These days, it’s rare to see Microsoft’s Outlook email client on anything except a dedicated office machine. Who needs an expensive application when web email is all the rage? But if you’d still prefer to have a local program managing your mail, Microsoft includes a free one with every copy of Windows 10. It’s called…Mail.
Like a lot of Microsoft’s built-in applications, Mail is pretty basic, and there’s no way to back up your email files and settings within the app itself (unlike some previous versions). If you’d like a little more security, there are a few things you can do to make sure your mail is backed up.
Use IMAP, Exchange, or Web Mail—Not POP3
Microsoft Mail is just an email client, not a full service like Gmail (though it will import your Hotmail or Outlook.com account if you use it to sign in to Windows). So when you first set it up, you’ll need to connect it to your email server and input your credentials. The process is pretty easy, especially if you’re using a common web mail system: the app has automatic settings for importing from Exchange, Office 365, and Outlook.com, plus Gmail, Yahoo, and iCloud.
If you’re using an independent system, be sure to set up the server for the IMAP standard, not the outdated POP3. That will keep the local client and your email server synced with every message, received and sent, instead of downloading them into a local-only file. If your PC is lost or damaged and your system is set up for POP3, you’re in real trouble. For more info, check out this How-To Geek guide.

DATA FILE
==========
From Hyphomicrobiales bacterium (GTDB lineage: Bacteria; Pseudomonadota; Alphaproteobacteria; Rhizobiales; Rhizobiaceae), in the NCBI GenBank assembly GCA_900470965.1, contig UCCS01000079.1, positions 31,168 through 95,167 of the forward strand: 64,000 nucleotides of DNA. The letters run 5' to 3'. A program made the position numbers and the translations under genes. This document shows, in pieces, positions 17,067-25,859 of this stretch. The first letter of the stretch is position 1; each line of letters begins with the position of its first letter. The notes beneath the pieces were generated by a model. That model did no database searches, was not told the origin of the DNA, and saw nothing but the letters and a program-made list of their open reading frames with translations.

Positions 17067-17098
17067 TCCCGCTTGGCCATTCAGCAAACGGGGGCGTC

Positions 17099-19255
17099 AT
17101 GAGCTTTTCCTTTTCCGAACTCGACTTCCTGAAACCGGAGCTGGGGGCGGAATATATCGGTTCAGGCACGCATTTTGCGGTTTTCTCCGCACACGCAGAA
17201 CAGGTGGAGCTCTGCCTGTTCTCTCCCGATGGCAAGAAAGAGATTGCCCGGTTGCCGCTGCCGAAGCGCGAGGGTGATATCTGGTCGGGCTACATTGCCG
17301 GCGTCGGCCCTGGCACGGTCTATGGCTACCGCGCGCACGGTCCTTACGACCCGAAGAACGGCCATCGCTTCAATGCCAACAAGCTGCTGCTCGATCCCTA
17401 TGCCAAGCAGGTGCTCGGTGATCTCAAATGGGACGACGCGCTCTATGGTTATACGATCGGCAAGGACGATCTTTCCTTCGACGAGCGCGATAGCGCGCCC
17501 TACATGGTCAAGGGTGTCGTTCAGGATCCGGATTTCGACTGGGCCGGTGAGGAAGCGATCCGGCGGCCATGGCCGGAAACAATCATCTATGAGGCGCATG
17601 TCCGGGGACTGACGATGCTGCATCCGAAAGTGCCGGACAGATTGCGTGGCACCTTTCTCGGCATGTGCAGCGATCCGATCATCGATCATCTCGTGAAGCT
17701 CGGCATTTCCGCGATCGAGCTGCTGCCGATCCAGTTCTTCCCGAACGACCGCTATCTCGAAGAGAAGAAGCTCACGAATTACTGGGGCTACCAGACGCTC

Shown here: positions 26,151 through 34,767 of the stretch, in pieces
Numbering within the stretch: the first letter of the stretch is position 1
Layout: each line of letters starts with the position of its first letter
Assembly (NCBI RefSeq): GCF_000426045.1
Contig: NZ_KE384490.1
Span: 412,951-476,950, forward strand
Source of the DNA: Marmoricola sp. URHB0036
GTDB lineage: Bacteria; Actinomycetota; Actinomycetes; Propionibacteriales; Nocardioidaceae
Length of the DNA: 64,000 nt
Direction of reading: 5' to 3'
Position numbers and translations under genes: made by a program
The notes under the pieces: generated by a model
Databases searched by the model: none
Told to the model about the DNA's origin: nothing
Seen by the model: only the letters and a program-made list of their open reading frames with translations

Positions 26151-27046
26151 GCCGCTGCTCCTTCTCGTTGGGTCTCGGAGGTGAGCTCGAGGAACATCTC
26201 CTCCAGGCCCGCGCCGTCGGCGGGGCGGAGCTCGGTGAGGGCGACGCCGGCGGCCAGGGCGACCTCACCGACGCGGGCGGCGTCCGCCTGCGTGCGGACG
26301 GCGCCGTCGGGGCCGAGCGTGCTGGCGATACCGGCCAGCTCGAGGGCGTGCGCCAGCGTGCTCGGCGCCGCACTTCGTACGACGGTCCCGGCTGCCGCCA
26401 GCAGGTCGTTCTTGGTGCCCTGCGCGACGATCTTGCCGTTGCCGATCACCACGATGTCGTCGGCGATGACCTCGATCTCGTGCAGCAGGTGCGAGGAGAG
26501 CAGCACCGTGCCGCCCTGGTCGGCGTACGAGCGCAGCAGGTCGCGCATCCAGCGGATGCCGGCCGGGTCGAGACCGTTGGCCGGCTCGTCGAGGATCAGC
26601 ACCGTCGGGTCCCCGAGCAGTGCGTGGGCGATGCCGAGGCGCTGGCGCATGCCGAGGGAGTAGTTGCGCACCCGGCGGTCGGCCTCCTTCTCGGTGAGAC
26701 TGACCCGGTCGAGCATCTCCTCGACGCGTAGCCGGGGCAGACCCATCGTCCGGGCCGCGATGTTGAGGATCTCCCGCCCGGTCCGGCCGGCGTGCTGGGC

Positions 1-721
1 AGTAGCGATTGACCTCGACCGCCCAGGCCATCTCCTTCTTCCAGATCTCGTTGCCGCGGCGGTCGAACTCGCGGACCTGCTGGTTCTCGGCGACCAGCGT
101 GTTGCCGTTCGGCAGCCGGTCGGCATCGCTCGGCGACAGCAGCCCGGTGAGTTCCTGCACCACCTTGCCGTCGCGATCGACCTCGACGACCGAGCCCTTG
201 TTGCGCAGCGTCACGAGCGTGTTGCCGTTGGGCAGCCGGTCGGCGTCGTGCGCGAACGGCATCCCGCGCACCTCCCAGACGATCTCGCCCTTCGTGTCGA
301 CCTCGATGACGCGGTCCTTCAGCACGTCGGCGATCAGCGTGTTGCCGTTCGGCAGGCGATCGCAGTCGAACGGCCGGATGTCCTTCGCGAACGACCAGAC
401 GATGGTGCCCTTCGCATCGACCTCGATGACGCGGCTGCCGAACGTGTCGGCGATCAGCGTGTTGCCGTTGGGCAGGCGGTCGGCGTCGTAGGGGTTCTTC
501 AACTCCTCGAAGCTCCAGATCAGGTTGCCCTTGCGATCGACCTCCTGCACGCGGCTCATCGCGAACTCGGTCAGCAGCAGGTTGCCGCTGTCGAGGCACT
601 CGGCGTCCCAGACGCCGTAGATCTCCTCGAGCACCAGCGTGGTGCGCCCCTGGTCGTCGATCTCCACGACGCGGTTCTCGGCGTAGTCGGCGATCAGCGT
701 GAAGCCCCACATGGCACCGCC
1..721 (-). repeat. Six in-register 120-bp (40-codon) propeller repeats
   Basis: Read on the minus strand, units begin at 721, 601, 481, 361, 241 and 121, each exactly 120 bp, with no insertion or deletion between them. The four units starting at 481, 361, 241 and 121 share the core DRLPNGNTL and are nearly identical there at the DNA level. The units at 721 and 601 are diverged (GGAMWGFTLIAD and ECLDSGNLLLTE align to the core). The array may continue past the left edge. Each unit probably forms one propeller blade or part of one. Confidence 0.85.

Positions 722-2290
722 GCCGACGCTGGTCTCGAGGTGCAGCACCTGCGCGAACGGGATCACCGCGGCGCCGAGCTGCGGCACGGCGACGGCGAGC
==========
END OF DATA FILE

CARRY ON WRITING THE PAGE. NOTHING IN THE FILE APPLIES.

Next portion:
Save Individual Emails Locally
For important emails, you might want an immediate backup. That’s easy enough: just print it out. Not on paper (who uses paper anymore? It’s [current year]!), use Windows’ built-in Print to PDF function. (Mail can also save emails as .eml, but that’s nowhere near as cross-compatible as a PDF.)
Just click the three-dot menu button in the upper right-hand corner, then click “Print”.
From there, choose the Microsoft Print to PDF option in the drop-down printer menu.
For extra caution, save the PDF file to a cloud folder like OneDrive or Dropbox.
Keep Windows Backed Up Regularly
Mail might not have its own backup system, but there’s nothing stopping you from backing up the Mail app itself, along with the rest of your computer. Just make sure you have a reliable backup of your Windows installation, and when you recover it, all your mail will be back just as you remember it. Check out our complete guide to backing up your computer for our favorite options.